6. In order to draw rectangles that circumscribe the graph, look at each interval separately and choose the higher endpoint height—it will give the height for that rectangle.

The rectangles’ total area will be 3 ∙ 1 + 2.9 ∙ 1 + 2.6 ∙ 1 + 2.1 ∙ 1 = 10.6

7. This area is too large, which was expected (upper sum). The rectangles contain more area than the curve. In fact, the error in the circumscribed rectangle method was greater than the error in the inscribed rectangle method.

8. In this case, the heights of the rectangles will be given by the function values of the midpoints of the following intervals: and

The widths of the rectangles are still 1, so the total Riemann midpoint sum is 1 ∙ 2.975 + 1 ∙ 2.775 + 1 ∙ 2.375 + 1 ∙ 1.775 = 9.9.

TIP. The right-hand sum is not always the same as the lower sum and vice versa. That is only true if the graph is monotonic decreasing, as g is in problem 9.

9. The rectangle in a right-hand sum has the same height as the function at the right-hand endpoint of each interval. Similarly, a left-hand sum rectangle has the height of the function at the left-hand endpoint on each interval.

10. According to the given formula, each rectangle will have width as pictured in the below graph.

TIP. Because the width of each interval is 4/5 in problem 10, you can factor that value out to simplify your arithmetic.

The five intervals in this graph are and Because you’re doing midpoint sums, you should draw rectangles whose heights are given by the function values of the midpoints of those intervals: and The total area of these rectangles (and it’s no sin to use your calculator to help you out here) is


Directions: Solve each of the following problems. Decide which is the best of the choices given and indicate your responses in the book.


1. What type of Riemann sum is being applied in each of the following diagrams? If there is more than one correct answer, give both.

2. Approximate the area bounded by f(x) = sin x and the x-axis on the interval [0,π] using 4 rectangles and upper sums.

3. If g(x) is a continuous function that contains the values in the following table,





















approximate the area bounded by g(x) and the x-axis on [0,8] using

(a) 8 rectangles and right-hand sums

(b) 4 rectangles and midpoint sums


1. (a) Upper sums, circumscribed rectangles: On the first two rectangles, the right- hand endpoint is used to determine height, whereas the left-hand endpoint is being used for the third and fourth rectangles. Thus, it cannot be right- or left-hand sums.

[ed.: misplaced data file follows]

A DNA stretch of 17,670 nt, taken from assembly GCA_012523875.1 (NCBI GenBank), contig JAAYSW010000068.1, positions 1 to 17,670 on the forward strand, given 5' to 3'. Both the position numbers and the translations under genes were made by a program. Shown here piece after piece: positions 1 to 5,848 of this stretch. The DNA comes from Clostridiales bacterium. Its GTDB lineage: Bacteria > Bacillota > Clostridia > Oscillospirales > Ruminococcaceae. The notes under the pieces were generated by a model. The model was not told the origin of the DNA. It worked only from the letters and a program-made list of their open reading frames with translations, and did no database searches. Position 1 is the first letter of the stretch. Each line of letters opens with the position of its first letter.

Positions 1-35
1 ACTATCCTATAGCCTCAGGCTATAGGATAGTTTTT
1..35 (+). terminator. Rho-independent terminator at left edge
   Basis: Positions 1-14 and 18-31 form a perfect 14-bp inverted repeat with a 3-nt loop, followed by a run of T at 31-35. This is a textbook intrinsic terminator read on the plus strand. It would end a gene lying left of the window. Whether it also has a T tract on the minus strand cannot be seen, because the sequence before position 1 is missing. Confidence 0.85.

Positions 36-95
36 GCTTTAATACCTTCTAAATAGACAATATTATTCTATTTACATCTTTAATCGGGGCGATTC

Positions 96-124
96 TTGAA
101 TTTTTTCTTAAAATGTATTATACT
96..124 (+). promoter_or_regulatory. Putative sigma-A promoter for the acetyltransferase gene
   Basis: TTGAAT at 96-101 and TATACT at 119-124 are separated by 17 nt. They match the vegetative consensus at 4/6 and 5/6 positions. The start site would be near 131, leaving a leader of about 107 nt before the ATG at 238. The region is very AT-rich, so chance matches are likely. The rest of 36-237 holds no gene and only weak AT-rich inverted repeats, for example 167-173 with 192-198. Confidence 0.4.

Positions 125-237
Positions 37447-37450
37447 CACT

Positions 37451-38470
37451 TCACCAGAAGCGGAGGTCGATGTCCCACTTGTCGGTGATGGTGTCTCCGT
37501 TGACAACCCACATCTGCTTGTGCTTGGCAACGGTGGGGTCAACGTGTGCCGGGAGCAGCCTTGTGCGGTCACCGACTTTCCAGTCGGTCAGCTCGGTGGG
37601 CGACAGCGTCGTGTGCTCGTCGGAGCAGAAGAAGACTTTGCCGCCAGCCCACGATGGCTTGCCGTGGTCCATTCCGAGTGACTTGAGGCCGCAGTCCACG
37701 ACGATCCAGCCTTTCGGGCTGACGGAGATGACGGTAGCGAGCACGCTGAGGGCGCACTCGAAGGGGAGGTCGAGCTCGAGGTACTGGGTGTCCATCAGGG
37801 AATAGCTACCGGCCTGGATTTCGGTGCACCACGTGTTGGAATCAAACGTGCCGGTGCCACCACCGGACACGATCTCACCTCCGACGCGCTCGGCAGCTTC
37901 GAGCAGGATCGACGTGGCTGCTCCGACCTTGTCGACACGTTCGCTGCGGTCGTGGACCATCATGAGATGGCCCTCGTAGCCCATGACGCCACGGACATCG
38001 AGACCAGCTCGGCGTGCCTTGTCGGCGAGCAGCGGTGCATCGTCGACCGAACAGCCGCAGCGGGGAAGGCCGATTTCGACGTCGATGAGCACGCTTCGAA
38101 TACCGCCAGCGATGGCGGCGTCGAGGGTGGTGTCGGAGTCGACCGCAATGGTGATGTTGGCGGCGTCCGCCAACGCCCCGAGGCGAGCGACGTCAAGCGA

(b) Lower sums, right-hand sums, inscribed rectangles: All these descriptions apply to this diagram since the right-hand endpoint of each interval forms the inscribed rectangles.

(c) Lower sums, inscribed rectangles: The lower of the two endpoints’ heights is chosen each time, not the right- or left-hand endpoint on a consistent basis.

(d) Midpoint sums: That one’s pretty clear from the diagram. The function value at each interval midpoint dictates the height of the rectangle there.

2. (a) If 4 rectangles are used, the width of each interval will be Therefore, the intervals will be and Because upper sums (circumscribed rectangles) are specified, the heights of the rectangles, from left to right, will be as these are the higher of the two endpoint function values for each interval.

The upper sum is

NOTE. g(0) is not used in 3(a) because it is not the right-hand endpoint of any interval.

3. (a) If 8 rectangles are used, the width of each will be 1. Because right-hand sums are specified, the function value at the right endpoint of each interval dictates the height. Thus, the right-hand sum will be

1 ∙ (g(1) + g(2) + g(3) + g(4) + g(5) + g(6) + g(7) + g(8))

3.6 + 5.1 + 6.3 + 6.9 + 7.2 + 7.3 + 4.0 + 3.2 = 43.6

(b) E ach rectangle will have width ∆x = 2, so the intervals are (0,2), (2,4), (4,6), and (6,8). The midpoints of these intervals are simple, and the heights come from their function values, so the midpoint sum is

2 ∙ (g(1) + g(3) + g(5) + g(7))

2(3.6 + 6.3 + 7.2 + 4.0) = 42.2